The Joint Committee on Legislative Organization is often the body that approves legal action by the Legislative. It’s controlled 6-4 by GOP lawmakers, and Steineke serves on the committee.
But the Senate also has the power to authorize a lawsuit on its own. A spokesman for Majority Leader Devin LeMahieu, R-Oostburg, said the caucus would meet on the issue before making a final decision on a path forward.
Mikalsen ripped Steineke for his comments, saying the GOP leader appears unfazed by the prospect of maskless students being arrested for trying to enter a campus building or “forcing a stick up the nose” of every unvaccinated student for regular COVID tests even if they’re not showing symptoms.
“He says he’s for individual freedom, but then only says if they want to stick a needle in someone’s arm that he’ll draw that line,” Mikalsen said, referring to vaccine mandates that many Republicans oppose.
See the UW administrative codes under Chapter 18 here.
Thompson repeated the System will not mandate vaccinations, but encouraged the Biden administration to “resell” the Pfizer vaccine after it received full authorization from the FDA amid delta variant outbreaks.
“They’ve got to be out every single day publicizing the need to get vaccinated,” said the former national health secretary. “It’s important for people to understand this is a safe vaccine.”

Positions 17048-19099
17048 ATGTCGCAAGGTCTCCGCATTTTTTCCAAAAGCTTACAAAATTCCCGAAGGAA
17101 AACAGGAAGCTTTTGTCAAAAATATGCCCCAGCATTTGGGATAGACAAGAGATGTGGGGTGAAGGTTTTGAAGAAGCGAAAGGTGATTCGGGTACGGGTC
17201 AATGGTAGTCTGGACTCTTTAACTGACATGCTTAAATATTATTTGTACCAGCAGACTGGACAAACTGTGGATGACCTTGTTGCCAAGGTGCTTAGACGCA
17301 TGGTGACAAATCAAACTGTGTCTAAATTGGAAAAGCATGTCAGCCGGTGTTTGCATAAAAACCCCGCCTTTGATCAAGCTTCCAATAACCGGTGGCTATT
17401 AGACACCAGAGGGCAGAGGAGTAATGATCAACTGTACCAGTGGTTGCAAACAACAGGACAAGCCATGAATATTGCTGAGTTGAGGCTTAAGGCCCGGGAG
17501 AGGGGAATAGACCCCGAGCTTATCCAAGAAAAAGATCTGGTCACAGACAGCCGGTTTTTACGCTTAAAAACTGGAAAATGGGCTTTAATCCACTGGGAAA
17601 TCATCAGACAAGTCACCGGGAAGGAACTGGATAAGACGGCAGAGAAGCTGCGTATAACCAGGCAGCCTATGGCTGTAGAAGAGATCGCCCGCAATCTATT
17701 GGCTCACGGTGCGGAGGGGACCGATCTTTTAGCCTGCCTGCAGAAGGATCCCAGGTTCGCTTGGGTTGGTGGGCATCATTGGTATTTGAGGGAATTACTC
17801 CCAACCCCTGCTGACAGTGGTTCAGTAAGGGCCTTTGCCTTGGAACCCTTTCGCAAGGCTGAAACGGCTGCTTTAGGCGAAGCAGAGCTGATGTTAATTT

Thompson also said he will visit campuses to advertise the System’s vaccine incentive program. Vaccinated UW System students can win one of 70 scholarships valued at $7,000 each if their university reaches a 70 percent COVID-19 vaccination threshold by Oct. 15. UW-Madison students are not included in the incentive program.
Thompson said he is 100 percent confident about holding 75 percent of classes in-person this fall across all System universities, which will mandate masks on their campuses for 30 days. The decision to impose temporary mask mandates was based on faculty concern about the Delta variant and consultations with county health departments, Thompson said.
“In order for the faculty to teach, the students to have in-person classes, masking is a small price to pay in order for everyone to be safe,” Thompson said.